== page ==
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Car Audio Technical Help-Home-Stereo Technical Information- Glossary Of Technical Terminology-General Speaker Information-Choosing Speakers-About Woofers-About Midrange Speakers-About Tweeters-About Dual-Cone / Full Range / 2 and 3-way Component Speakers-About Capacitors-About Crossovers-About Equalizers-About Enclosures/Boxes-About Theile-Small Parameters-About Amplifiers-How To Install An Amplifier-Understanding Power Ratings-About Receivers/Head Units-Installing A Receiver-Installing LED/Neon Lighting-Choosing  The Right Tools-Technical FAQ Learn About Car Stereo Power CapacitorsLearn About Choosing Car Stereo SpeakersLearn About Car Stereo AmplifiersLearn About Car Stereo Theile Small ParametersLearn About Car Stereo CrossoversLearn About Car Stereo TweetersLearn About Car Stereo Midrange Speakers Learn About Car Stereo Noise Reduction Learn About Car Stereo Speakers Learn About Car Stereo Power Ratings Learn About Car Stereo Head Units Receivers Learn About Installing Car Stereo Receivers Head Units Learn About Car Stereo Equalizers Learn About Car Stereo Two-Way Speakers - Three-Way Speakers - Four-Way Speakers Learn About Car Stereo Dual Cone & Cual Coil Speakers Learn About Car Neon Lights & Installation Learn About Car Stereo Enclosures Woofer Boxes Learn About Car Stereo Tools Learn About Car Stereo Woofers Learn How To Install A Car Stereo Amplifier Glossary of Car Stereo  Electtronics Terminology Learn About Car Stereo Frequently Asked Quesitons Home Stereo Technical Information and Advice About Power Suppplies Links To Stereo Electronics Manufacturers Websites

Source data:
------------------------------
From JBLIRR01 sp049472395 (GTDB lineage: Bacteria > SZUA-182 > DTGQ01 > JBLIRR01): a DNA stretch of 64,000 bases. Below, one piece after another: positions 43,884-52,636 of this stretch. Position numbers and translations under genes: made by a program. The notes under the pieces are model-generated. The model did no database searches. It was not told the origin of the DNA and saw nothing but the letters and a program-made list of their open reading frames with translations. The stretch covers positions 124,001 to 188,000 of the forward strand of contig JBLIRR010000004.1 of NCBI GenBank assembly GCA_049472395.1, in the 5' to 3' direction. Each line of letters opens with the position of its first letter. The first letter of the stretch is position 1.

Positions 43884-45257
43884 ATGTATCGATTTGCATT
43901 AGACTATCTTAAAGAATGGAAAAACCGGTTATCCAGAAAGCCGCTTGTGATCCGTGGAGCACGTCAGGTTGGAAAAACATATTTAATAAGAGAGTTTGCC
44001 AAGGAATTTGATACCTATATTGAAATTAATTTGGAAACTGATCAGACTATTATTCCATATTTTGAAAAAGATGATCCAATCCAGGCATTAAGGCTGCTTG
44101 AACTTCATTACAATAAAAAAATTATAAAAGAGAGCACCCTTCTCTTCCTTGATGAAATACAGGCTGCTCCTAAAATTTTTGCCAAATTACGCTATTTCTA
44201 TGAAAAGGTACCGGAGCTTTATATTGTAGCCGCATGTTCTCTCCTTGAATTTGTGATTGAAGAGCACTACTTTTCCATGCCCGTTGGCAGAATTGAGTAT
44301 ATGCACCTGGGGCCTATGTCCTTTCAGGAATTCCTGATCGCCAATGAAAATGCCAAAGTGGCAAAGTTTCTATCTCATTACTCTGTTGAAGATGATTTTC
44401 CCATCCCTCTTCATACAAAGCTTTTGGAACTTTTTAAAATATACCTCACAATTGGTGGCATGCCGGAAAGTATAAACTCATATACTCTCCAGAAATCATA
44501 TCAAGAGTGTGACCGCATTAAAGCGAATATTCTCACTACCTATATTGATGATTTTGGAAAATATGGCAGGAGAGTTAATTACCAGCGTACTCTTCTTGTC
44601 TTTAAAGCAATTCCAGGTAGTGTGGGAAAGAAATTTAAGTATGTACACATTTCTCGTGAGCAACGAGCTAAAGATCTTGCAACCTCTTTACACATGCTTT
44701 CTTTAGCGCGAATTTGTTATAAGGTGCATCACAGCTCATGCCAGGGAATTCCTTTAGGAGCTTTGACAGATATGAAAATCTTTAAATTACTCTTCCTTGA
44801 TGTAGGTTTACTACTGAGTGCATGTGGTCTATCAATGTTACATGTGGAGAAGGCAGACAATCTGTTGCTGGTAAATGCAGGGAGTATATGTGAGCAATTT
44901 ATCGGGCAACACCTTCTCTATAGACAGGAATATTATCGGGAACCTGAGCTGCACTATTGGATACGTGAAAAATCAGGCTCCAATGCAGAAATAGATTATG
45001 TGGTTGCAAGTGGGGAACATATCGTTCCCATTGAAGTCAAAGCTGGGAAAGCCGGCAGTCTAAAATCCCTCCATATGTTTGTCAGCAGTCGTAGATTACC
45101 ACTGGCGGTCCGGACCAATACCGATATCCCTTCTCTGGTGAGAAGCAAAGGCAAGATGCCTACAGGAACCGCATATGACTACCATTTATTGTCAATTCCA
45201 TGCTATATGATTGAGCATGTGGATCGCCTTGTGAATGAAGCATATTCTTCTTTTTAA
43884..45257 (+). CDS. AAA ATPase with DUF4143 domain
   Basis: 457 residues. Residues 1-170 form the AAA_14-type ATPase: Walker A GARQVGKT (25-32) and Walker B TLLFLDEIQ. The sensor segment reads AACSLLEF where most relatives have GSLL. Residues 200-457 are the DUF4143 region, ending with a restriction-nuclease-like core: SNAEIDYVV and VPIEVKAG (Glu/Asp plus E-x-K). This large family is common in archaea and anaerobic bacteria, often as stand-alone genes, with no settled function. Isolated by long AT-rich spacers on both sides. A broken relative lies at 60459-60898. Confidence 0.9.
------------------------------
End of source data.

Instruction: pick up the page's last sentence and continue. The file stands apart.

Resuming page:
Glossary of Technical Terms

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Haas Effect
Also known as precedence effect, describes the human psychoacoustic phenomena of correctly identifying the direction of a sound source heard in both ears but arriving at different times. Due to the head's geometry (two ears spaced apart, sometimes separated by a barrier) the direct sound from any source first enters the ear closest to the source, then the ear farthest away. The Haas Effect describes how humans localize a sound source based upon the first arriving sound, if the subsequent arrivals are between 25-35 milliseconds. If the later arrivals are longer than this, then two distinct sounds are heard. The Haas Effect applies even when the second arrival is louder than the first (even by levels as great as 10 dB.)

Hard Dome (Tweeter)
A characteristic of some Dome tweeters in which the dome is made of some light, hard metal such as neodymium, titanium, or some of the more rigid plastic compounds. The differences in reproduction between hard and soft dome tweeters, are distinctive, but very subtle. Pay close attention to how these sound before purchase.

Harmonic Distortion
A type of Distortion in which resonance or sympathetic ringing vibrations are added to the original sound to produce second and third harmonics of a fundamental tone in a way that was not present in the original signal. Choosing good Drivers and a well-made enclosure design is essential in overcoming this tendency in speakers.

Harness
The universal name for a bundle or loom of wires that compose the wiring for a system.

Hatchback (box or enclosure)
An enclosure of such size and shape as to enable its efficient use in hatchback-style vehicles. Normally, these enclosures are somewhat deeper than standard angled enclosures and have either handles on the end panels or no handles at all.

Headroom
A term related to the dynamic range of amplifiers, used to express in dB, the level between the typical operating level and the maximum output level (onset of clipping). For example, a nominal +5 dBu system that clips at +25 dBu has 20 dB of headroom. Because the term depicts a pure ratio, there are no units or reference-level associated with headroom, only relative "dB." Therefore headroom expressed in dB accurately refers to both voltage and power. Which means the example above has both 20 dB of voltage headroom, and 20 dB of power headroom.

Heat Dissipation